In addition to important lifestyle factors including weight loss and physical activity, progress is being made to understand how food choices help manage risk factors for type-2 diabetes (T2D).
The current state of the evidence supporting how nutrients and foods contribute to T2D risk was recently reviewed in a paper published in the Journal of Nutrition by Maki and Phillips, who stated:
“diets rich in refined dietary carbohydrate [particularly those with a high glycemic index] may elevate T2D risk; however, the appropriate combination of macronutrients to optimize metabolic health has not been fully described.” (Maki, 2014)
If dietary refined carbohydrate is to be reduced, what macronutrient(s) should be increased to maintain energy needs and optimize metabolic health? The available evidence appears to support that cereal fibers (Liu, 2002; Weickert, 2011), lean protein sources (Gadgil, 2013; Weickert, 2011), and vegetable oils (Alhazmi, 2012) are potentially suitable replacements for sugars and starches.
With regard to disease risk, it is important to consider the type and source of dietary fiber. Vegetable and fruit fiber intakes have not been associated with lower risk for T2D; whereas higher intake of fibers from cereal products has been associated with lower risk in a dose-dependent manner (Liu, 2002; Schulze, 2007).
The beneficial effects observed with a moderate increase in dietary protein may be partially a result of increased satiety and thermogenesis (both of which may aid in weight loss), and appear to vary with metabolic state and intake level. Maki and Phillips note:
“partial substitution of protein for refined carbohydrate may have beneficial effects on serum lipid profile without adversely affecting insulin sensitivity, but a high protein intake (>30% of energy) may have an adverse impact on insulin sensitivity.”
Further, a study conducted by Weickert and colleagues (Weickert, 2011) in overweight adults with metabolic syndrome showed that:
“[At] moderate protein and cereal fiber intake (20-25% of energy and 35 g/d, respectively), insulin sensitivity after 6 week of intervention was improved to a degree similar to that observed during the high-cereal-fiber condition…” (Maki, 2014)
Mediterranean diet patterns are characteristically high in unsaturated oleic acid. The PREDIMED trial utilized a Mediterranean diet pattern supplemented with either extra-virgin olive oil (1 L/week) or nuts (30 g/day) (Salas-Salvado, 2011). Both of the modified Mediterranean diets cut 4-year T2D risk in half when compared to the control condition that simply counseled subjects to adhere to a low-fat diet.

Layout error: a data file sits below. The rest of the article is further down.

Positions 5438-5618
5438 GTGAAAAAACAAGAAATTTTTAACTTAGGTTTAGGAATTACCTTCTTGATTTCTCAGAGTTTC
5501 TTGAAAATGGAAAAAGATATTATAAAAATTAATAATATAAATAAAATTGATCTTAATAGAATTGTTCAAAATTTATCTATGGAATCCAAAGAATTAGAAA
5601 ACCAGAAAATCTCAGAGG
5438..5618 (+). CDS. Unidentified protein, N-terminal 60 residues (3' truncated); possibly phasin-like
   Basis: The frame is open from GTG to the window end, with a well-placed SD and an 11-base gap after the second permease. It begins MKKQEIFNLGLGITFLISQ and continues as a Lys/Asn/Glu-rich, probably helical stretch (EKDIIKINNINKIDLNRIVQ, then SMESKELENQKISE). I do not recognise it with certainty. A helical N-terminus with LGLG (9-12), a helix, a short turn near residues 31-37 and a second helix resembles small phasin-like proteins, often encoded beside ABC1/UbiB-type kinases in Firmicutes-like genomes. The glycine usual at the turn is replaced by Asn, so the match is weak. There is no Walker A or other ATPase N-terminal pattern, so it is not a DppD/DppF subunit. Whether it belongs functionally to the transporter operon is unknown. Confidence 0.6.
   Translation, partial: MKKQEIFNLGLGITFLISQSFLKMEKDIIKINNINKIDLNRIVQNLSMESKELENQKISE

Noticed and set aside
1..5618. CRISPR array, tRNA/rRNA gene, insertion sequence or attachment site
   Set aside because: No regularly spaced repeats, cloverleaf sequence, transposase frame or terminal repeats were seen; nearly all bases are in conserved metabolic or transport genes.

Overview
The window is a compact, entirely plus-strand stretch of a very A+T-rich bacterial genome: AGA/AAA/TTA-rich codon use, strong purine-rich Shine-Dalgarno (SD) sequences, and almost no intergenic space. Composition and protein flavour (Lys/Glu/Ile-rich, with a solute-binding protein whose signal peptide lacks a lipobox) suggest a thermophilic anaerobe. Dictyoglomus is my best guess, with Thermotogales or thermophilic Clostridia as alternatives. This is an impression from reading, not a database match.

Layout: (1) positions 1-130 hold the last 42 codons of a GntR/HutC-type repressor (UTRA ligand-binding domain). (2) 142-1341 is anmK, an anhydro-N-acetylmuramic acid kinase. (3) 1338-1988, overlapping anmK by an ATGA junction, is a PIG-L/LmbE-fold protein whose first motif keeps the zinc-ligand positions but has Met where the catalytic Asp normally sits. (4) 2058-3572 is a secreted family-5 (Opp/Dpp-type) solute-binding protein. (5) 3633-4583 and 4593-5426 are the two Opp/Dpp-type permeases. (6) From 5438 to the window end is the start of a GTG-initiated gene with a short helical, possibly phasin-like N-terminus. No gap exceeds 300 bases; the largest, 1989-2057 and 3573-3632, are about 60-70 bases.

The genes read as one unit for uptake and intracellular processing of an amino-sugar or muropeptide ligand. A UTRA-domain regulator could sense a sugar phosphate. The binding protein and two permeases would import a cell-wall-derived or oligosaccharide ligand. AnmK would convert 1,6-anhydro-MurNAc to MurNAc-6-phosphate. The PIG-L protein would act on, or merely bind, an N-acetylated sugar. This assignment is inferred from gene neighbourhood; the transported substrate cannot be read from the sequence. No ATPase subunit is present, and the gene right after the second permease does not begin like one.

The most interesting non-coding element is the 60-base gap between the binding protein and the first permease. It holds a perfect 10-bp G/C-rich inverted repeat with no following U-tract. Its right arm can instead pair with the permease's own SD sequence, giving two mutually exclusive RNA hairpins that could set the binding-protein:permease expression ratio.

Other dietary exposures and specific foods (e.g., polyphenols, dairy, coffee, and berries) that may impact blood glucose, insulin sensitivity, and inflammation are being actively explored for a potential contribution to T2D risk.
The overall state of the current evidence, as summarized by Maki and Phillips, is as follows:
“a dietary pattern that contains a relatively low amount of refined-carbohydrate/high-glycemic index foods and that emphasizes foods containing low-glycemic index carbohydrates, cereal fibers, slowly digested starches, lean sources of proteins, and vegetable fats is likely to be associated with an improved T2D risk factor profile.”
Alhazmi, A, E Stojanovski, M McEvoy, and ML Garg. “Macronutrient intakes and development of type 2 diabetes: a systematic review and meta-analysis of cohort studies.” J Am Coll Nutr 2012;31:243-58.
Gadgil, MD, LJ Appel, E Yeung, CA Anderson, FM Sacks, ER Miller III. “The effects of carbohydrate, unsaturated fat, and protein intake on measures of insulin sensitivity: results from the OmniHeart trial.” Diabetes Care 2013;36:1132-7.
Liu, S. “Intake of refined carbohydrates and whole grain foods in relation to risk of type 2 diabetes mellitus and coronary heart disease.” J Am Coll Nutr 2002;21:298-306.
Maki, KC and AK Phillips. “Dietary substitutions for refined carbohydrate that show promise for reducing risk of Type 2 Diabetes in men and women.” J Nutr 2015;145(1)159S-163S.
Salas-Salvado, J, M Bullo, N Babio, MA Martinez-Gonzalez, N Ibarrola-Jurado, J Basora, R Estruch, MI Covas, D Corella, F Aros, et al. “Reduction in the incidence of type 2 diabetes with the Mediterranean diet: results of the PREDIMED-Reus nutrition intervention randomized trial.” Diabetes Care2011;34:14-9.
Schulze, MB, M Schulz, C Heidemann, A Schienkiewitz, K Hoffmann, H Boeing. “Fiber and magnesium intake and incidence of type 2 diabetes: a prospective study and meta-analysis.” Arch Intern Med2007;167:956-65.
Weickert, MO, M Roden, F Isken, D Hoffmann, P Nowotny, M Osterhoff, M Blaut, C Alpert, O Gogebakan, C Bumke-Vogt, et al. “Effects of supplemented isoenergetic diets differing in cereal fiber and protein content on insulin sensitivity in overweight humans.” Am J Clin Nutr 2011;94:459-71.
Kevin C. Maki, Ph.D. is the Founder and Chief Science Officer for the Midwest Center for Metabolic and Cardiovascular Research (MC-MCR) in Chicago, Illinois. He specializes in the design and conduct of clinical studies in human nutrition, metabolism and chronic disease risk factor management. Dr. Maki also holds an Adjunct Faculty position in Biostatistics and Applied Epidemiology at DePaul University. He is a certified Clinical Lipid Specialist and a Fellow of the National Lipid Association, The Obesity Society and the American College of Nutrition, as well as a member of the Board of Governors of the Accreditation Council for Clinical Lipidology.
Views expressed by the author may not be those of the Egg Nutrition Center.
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